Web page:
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Mighty fall

Corporate collapse
The Wall Street Journal is now urgent reading for preachers, since its daily stories give evidence that Augustine and Calvin were right. On page one, original sin daily turns into actual sin, so much so that the sins of the wealthy no longer shock us.

But these stories give us good reason to be shocked. The New York Times and other papers, for instance, recently listed some extravagant purchases by now-indicted Tyco executives. They were using our retirement funds to pay for, among other things, CEO L. Dennis Kozlowki’s and his fellow executives’ $2,200 wastebasket; $17,100 traveling toilet box; $15,000 umbrella stand; $6,300 sewing basket; $6,000 shower curtain; and a $2,900 set of coat hangers.

Such uses of shareholders’ money hardly draw notice now. But I paid attention on September 17, when the WSJ told of a $2.1 million party Koslowski threw on Sardinia for his second wife’s 40th birthday. Tyco shareholders paid for only half of it directly, as a company expense. The other half came indirectly, from personal funds that the indicted Mr. K. had evidently creamed off the company’s top.

What drew my notice was a biblical reference. The memo from the party planner describes guests arriving. They “come into the pool area, the band is playing, they are dressed in elegant chic.” What do they see? An “ice sculpture [of Michaelangelo’s] David, lots of shellfish and caviar at his feet. A waiter is pouring Stoli vodka into the statue’s back so it comes out his penis into a crystal glass.”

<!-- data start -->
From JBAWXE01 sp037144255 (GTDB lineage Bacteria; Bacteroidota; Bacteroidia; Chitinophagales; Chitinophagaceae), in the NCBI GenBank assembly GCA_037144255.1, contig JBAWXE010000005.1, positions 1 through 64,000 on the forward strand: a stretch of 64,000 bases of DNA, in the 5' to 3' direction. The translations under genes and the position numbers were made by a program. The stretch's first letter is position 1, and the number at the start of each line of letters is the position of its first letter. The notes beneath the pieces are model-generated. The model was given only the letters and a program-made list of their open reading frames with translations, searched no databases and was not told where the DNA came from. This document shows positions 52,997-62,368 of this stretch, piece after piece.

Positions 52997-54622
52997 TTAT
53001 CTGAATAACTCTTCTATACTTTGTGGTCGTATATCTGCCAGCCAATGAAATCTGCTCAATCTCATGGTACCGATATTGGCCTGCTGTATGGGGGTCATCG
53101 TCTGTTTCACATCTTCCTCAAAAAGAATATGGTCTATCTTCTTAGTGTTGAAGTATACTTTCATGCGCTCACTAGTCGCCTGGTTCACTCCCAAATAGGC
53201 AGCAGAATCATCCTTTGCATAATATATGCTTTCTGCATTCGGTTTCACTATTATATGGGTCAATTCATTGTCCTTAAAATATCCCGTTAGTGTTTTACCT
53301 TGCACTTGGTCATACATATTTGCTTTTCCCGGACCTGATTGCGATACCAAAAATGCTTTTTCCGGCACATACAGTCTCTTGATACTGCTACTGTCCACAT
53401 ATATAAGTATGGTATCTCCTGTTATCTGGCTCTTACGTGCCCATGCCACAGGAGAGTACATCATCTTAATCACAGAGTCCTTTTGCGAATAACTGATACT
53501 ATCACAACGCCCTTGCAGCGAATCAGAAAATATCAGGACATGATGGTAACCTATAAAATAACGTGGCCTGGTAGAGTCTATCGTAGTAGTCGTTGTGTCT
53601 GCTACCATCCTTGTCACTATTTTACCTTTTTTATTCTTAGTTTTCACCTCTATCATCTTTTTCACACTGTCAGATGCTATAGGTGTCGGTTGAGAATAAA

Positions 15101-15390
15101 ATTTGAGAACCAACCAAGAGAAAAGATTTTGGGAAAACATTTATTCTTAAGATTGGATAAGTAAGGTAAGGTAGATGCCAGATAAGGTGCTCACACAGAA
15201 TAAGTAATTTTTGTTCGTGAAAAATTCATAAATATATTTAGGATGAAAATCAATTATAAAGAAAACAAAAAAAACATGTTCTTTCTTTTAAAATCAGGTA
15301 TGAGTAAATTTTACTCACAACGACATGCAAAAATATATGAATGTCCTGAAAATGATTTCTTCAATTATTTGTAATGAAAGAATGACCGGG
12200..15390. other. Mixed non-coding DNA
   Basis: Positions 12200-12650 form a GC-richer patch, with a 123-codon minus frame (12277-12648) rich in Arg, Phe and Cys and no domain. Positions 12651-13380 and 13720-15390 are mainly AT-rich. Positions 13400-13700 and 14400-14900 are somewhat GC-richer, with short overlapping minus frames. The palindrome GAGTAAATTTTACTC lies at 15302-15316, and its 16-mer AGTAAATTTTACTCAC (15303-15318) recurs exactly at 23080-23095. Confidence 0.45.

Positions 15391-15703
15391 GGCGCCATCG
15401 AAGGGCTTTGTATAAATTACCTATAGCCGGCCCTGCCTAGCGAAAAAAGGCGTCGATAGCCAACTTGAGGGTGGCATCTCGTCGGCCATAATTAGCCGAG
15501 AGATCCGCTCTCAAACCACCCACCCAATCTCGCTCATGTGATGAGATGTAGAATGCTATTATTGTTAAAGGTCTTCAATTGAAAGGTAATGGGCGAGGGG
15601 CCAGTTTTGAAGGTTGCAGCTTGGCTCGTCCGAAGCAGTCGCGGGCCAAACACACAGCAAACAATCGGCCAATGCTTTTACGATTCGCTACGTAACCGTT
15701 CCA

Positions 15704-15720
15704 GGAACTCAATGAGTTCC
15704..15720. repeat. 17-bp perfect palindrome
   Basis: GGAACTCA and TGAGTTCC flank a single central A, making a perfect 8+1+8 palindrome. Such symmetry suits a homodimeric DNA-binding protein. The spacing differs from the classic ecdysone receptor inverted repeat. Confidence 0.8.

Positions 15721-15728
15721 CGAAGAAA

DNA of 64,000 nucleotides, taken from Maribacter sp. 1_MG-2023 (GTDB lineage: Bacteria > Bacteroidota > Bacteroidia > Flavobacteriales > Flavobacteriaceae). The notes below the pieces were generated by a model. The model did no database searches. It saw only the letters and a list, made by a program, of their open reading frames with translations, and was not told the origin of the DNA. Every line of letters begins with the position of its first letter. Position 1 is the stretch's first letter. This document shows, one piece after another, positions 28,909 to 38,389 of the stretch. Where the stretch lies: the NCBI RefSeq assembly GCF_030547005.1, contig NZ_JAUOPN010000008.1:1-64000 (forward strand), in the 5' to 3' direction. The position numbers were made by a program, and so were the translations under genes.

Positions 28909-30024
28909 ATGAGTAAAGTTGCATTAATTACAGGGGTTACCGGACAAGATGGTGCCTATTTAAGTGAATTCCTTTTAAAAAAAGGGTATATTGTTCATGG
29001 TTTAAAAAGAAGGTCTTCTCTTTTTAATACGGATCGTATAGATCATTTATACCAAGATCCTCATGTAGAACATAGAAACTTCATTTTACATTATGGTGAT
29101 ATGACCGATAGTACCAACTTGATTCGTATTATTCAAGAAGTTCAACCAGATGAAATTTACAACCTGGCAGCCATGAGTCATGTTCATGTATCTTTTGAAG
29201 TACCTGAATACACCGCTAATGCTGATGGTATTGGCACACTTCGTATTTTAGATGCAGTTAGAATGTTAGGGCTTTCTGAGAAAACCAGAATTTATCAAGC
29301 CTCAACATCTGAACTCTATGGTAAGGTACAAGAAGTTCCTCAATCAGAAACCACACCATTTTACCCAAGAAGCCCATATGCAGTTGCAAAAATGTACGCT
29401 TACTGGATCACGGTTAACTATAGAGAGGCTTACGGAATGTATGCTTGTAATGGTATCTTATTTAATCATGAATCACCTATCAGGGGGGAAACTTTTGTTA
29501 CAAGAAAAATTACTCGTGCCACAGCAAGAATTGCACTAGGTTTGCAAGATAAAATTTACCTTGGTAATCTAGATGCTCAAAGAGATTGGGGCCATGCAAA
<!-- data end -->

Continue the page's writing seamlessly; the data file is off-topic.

Jews should worry about the linking of their king with shellfish. And using David’s penis to dispense iced vodka should inspire a reaction among all Bible-believers. Here the Tyco people invade sacred realms. In King David: A Biography (Oxford University Press, 2000), Steven L. McKenzie reminds us that the Bible “devotes more space to David than to any other character.” Only Moses and Jesus rival him, and if you add the Psalms, David wins hands down.

McKenzie’s chapter headings remind us of the biblical plot: one, “Holy Terrorist,” is subtitled “David and His Outlaw Band.” Another is “Assassin: David’s Reign as King of Judah.” “Like Father, Like Son: The Bathsheba Affair and Absalom’s Revolt” deals with the uses to which David put his overworked penis, employed whenever he stole other men’s wives or sired rebellious children.

It is hard to be delicate about these indelicate matters. The Bible itself is quite frank about them. It makes clear that in those pre-Viagra days, the royal penis wore out. In I Kings 1:1 David’s servants “find a beautiful young virgin, Abishag, to ‘attend’ him by lying (naked) next to him in order to warm him. The technique is unusual, and indeed, there is more going on here than meets the reader’s eye.” The servants were testing the old king’s virility. He flunked. “The test proved that the king was impotent. This was intolerable. The king was the symbol of his nation, its strength and fertility. . . . The king who had fathered so many children and once allowed his lust to control him now found himself impotent,” McKenzie writes.

Public relations agents went to work and turned David into a revered biblical hero. The final irony of David’s story is that in our time his instrument has become good for nothing more than channeling vodka on Sardinia. How are the mighty fallen! The Bible talks about that, too.

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